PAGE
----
LEADING ARTICLE:From Di-vorce to Di-plomacy

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The Independent Online
With a flash of those lashes, she was off. Dynamic Diana has flown to Buenos Aires, leaving the country breathless behind her, still gossiping, speculating and arguing about that interview. With - of course - impeccable timing, her discussion of the ambassadorial role she hopes to play in future set the scene nicely for her first solo international mission: a trip to Argentina.

We have come a long way from "Gotcha" - the Sun's headline when British troops sank the Argentine ship General Belgrano. Thirteen years after Britain and Argentina went to war over the Falklands, relations between the two countries have gradually been restored through careful diplomacy. Prime Minister John Major and President Carlos Menem met in New York last month. And in September, the two countries signed a joint agreement on oil exploration in the Falkland waters.

The oil agreement exemplifies the realpolitik both countries are now pursuing. Neither government has shifted its official position over the Falklands. Menem has, on several occasions, vowed to recover the islands for Argentina before the year 2000. Rows could have broken out as each country claimed sovereignty over the Falkland waters and the right to levy oil royalties. Instead, the two countries have made an agreement under which both can cash in without abandoning their principles. Britain will continue to hold the Falklands, but Argentina will be essential to the islands' long-term prosperity - not least for the siting of mainland oil installations to make exploration and extraction viable.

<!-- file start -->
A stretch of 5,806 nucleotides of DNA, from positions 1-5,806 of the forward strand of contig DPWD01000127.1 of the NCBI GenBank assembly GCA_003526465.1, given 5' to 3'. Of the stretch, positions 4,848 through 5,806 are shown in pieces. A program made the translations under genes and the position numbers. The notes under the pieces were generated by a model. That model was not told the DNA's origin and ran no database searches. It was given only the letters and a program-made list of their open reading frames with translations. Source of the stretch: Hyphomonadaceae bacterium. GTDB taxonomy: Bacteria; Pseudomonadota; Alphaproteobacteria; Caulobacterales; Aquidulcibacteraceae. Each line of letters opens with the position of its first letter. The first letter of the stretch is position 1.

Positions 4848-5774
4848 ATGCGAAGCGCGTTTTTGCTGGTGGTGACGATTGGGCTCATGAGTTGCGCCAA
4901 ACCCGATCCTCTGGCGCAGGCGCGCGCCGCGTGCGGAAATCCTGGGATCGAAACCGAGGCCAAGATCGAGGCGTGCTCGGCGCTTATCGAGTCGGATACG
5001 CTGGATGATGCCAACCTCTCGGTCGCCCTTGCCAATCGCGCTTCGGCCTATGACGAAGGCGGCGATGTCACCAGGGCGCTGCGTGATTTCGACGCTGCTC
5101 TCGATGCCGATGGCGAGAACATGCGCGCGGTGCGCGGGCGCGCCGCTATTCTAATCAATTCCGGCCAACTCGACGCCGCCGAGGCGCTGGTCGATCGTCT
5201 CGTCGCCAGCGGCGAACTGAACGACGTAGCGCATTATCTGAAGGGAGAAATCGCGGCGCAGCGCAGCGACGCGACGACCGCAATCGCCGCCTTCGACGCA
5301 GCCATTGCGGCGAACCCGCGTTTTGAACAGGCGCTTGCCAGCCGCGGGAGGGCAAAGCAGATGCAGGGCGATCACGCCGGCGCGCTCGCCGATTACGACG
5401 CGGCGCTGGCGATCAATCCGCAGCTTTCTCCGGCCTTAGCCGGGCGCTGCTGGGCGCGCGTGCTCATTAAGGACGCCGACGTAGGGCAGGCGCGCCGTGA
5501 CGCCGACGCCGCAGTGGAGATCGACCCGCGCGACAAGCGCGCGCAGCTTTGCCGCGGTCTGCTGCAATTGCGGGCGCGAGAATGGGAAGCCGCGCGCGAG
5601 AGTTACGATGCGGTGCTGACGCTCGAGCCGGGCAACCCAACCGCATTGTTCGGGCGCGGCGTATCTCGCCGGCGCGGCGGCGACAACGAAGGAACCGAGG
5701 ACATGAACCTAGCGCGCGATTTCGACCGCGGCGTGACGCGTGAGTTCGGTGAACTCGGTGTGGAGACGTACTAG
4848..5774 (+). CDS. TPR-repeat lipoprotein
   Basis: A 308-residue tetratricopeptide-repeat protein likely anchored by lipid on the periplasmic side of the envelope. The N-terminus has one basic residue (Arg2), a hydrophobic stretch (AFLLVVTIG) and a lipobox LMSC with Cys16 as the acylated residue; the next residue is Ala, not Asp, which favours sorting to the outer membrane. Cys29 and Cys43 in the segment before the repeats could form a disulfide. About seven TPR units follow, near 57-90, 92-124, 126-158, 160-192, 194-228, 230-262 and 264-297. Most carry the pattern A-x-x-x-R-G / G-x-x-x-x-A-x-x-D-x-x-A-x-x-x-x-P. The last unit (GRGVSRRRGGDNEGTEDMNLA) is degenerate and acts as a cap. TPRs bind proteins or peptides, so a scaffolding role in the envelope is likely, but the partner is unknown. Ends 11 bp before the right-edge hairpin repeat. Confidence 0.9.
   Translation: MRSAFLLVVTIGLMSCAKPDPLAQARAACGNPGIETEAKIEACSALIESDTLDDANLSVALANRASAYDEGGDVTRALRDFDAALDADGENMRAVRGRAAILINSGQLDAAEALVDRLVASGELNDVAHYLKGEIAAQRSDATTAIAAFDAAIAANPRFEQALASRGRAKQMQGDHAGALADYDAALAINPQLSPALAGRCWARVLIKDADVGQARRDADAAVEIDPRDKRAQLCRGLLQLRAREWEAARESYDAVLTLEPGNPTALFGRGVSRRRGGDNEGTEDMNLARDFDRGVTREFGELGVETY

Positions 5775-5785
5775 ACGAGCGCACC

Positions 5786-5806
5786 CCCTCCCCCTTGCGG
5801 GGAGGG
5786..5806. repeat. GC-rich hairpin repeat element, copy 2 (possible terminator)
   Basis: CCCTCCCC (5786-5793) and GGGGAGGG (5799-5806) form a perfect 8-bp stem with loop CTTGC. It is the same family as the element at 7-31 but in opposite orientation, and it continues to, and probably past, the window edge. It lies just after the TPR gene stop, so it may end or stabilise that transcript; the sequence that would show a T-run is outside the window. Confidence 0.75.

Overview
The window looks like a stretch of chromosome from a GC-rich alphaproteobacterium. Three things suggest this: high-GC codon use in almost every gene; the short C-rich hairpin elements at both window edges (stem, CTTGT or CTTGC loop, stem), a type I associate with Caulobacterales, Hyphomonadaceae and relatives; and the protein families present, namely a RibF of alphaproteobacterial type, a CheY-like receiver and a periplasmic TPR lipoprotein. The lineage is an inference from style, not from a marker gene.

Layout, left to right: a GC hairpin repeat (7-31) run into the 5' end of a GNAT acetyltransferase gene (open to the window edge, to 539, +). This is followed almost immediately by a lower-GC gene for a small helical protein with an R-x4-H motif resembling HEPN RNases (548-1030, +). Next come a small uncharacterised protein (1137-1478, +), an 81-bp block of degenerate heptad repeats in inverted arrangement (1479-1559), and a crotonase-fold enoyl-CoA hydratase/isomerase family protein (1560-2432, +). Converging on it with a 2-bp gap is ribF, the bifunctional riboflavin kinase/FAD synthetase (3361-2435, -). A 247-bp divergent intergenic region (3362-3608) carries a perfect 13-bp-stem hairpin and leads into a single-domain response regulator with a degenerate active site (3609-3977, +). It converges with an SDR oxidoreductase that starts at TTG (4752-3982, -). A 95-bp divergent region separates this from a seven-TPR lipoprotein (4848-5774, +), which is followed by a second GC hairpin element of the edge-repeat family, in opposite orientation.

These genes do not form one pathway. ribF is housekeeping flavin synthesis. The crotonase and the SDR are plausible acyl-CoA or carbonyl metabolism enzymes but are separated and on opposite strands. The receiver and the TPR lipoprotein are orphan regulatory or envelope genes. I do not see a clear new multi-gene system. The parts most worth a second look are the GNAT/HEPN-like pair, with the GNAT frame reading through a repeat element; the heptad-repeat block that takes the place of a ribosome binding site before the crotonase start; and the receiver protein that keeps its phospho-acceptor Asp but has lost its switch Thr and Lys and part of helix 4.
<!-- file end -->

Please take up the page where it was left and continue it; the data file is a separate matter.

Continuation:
The long-term status of the Falklands remains in dispute. Even if military action by Argentina is no longer an option, Menem is bound to use every diplomatic trick available. He is playing a much longer game now to persuade and pressurise the British or the Falkland Islanders that sovereignty should change. The visit of the Princess of Wales will provide him with an opportunity to enhance his credibility in the eyes of the Argentines, Falklanders and British.

It is perfectly legitimate for the Argentine government to pursue its sovereignty claims through legal and diplomatic means. But a member of the British Royal Family must not allow herself to be used and manipulated in the Argentine cause. Being a goodwill ambassador to a country with whom we were at war only 13 years ago requires diplomatic knowledge, skill, tact and political nous - as well as smiles and style.

The visit will be a severe test for Diana's political skills. She has next to no experience of the subtleties of the diplomatic world. On the other hand, she has proved herself to be a consummate operator in her battle with the Royal Family. This could be our chance to find out whether the skills she uses so effectively to promote and position herself can be employed on behalf of her country.

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